Spam levels continue to rise says Symantec

The research from IT security firm Symantec found that many of the communications - potentially including email marketing materials - now originate in the Asia Pacific in particular.

However, 28% of malicious emails come from European users, the firm reported, highlighting the `benefits' of spam authors partnering with a sympathetic web hosting provider.

In its November report, Symantec said that the number of phishing incidents increased by 17% over October, with the majority of UK-based attacks being linked to banking or financial services websites.

The good news, Infosecurity can report, is that whilst overall spam levels are soaring, most ISPs are now actively filtering out the bulk of spam at the tier one level, meaning that the vast majority of spam never actually reaches end users.

Despite this, the spam market is changing as a new generation of `spam princes' are rising as the Asia Pacific and Japan, as well as South America, and have now surpassed North America, with 23 and 22% respectively, of global spam originating from these regions, Symantec said.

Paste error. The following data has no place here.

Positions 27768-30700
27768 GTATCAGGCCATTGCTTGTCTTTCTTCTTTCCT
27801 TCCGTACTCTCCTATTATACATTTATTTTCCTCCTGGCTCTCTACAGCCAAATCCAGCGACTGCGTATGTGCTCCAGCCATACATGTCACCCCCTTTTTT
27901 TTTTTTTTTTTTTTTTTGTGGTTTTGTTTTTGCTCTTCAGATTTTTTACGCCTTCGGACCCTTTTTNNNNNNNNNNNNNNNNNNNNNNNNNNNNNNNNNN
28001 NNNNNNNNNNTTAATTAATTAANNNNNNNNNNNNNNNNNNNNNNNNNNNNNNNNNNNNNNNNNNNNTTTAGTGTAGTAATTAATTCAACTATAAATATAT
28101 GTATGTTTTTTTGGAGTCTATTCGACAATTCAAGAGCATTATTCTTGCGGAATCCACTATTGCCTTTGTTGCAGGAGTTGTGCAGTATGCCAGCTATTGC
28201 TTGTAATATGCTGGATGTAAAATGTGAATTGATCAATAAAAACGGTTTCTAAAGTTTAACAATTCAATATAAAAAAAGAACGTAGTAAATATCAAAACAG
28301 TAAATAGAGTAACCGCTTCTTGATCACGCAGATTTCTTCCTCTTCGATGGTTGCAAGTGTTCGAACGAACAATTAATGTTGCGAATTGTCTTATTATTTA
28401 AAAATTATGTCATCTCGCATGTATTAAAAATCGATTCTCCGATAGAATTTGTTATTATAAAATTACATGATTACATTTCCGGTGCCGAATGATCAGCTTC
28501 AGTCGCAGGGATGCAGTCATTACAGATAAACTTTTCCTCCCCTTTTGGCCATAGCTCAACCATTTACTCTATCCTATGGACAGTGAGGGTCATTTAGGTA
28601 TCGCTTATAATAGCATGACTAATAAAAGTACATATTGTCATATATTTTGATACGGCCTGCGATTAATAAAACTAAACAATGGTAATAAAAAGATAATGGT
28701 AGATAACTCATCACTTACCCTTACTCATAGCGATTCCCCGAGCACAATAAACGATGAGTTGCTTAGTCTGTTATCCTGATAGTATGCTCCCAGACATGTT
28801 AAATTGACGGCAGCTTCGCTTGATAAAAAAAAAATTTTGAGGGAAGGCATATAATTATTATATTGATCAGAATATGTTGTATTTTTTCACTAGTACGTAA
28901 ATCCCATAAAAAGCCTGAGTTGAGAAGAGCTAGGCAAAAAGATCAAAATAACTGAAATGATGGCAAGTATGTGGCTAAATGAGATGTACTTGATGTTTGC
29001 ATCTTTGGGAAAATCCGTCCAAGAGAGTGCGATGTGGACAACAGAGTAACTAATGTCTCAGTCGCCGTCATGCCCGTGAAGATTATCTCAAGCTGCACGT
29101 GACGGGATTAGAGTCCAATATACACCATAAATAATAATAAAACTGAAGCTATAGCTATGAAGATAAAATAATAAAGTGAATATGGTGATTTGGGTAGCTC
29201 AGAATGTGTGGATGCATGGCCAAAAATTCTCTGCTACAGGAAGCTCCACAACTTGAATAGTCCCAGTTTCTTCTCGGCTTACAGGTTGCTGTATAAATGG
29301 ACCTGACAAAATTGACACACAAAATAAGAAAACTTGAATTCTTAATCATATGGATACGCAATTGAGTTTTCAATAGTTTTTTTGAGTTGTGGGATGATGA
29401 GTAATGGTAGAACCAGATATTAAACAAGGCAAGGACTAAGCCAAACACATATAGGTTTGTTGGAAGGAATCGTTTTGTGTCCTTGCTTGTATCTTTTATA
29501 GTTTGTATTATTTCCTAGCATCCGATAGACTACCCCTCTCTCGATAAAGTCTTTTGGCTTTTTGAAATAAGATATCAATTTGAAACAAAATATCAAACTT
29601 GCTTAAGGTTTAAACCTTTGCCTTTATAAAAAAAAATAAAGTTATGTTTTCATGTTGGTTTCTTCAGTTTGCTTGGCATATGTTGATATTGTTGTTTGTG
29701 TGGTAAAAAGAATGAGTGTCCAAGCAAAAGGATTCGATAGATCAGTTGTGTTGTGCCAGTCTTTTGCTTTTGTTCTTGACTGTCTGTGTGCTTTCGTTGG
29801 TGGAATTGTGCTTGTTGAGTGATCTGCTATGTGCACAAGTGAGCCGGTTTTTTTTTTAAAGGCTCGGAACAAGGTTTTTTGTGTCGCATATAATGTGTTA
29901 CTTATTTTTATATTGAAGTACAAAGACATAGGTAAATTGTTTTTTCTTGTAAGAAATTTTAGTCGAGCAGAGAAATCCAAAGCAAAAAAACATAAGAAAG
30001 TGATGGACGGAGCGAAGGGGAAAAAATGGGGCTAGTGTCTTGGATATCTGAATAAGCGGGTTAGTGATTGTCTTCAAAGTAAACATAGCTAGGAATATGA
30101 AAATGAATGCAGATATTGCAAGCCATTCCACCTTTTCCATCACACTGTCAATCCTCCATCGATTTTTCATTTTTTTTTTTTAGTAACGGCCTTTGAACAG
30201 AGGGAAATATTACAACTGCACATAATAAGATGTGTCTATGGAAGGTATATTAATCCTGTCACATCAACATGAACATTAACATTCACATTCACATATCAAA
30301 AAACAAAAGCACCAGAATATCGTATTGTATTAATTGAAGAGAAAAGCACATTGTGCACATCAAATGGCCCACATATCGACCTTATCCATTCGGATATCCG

The vendor's November report also claimed to show that users of social networking websites are coming under increased attack from malware and phishing, with Facebook identified as a prime target for cyber criminals.

Amanda Grady, Symantec's principal analyst, said that rising spam levels originating from South America, Asia Pacific and Japan are not altogether surprising when you consider the massive growth of internet connections in these regions.

"Meanwhile, the increased threats to social networking websites is interesting because it shows spammers are hiding behind the reputation and brand trust built by legitimate companies", she said.

"Social networking sites that have a large user base will continue to be targets of malicious and phishing emails", she added.

Delving into the study reveals that, during October 2009, an average of 1.9% of all spam messages contained malware. This equates to a 0.6% increase from September 2009 when the number of messages containing malware hit a maximum of 4.5% of all spam.

Researchers also found that more than 97 Web hosting services were used for spam, which accounted for 8% of all phishing attacks; a decrease of 19% in total web host URLs when compared to the previous month of September.

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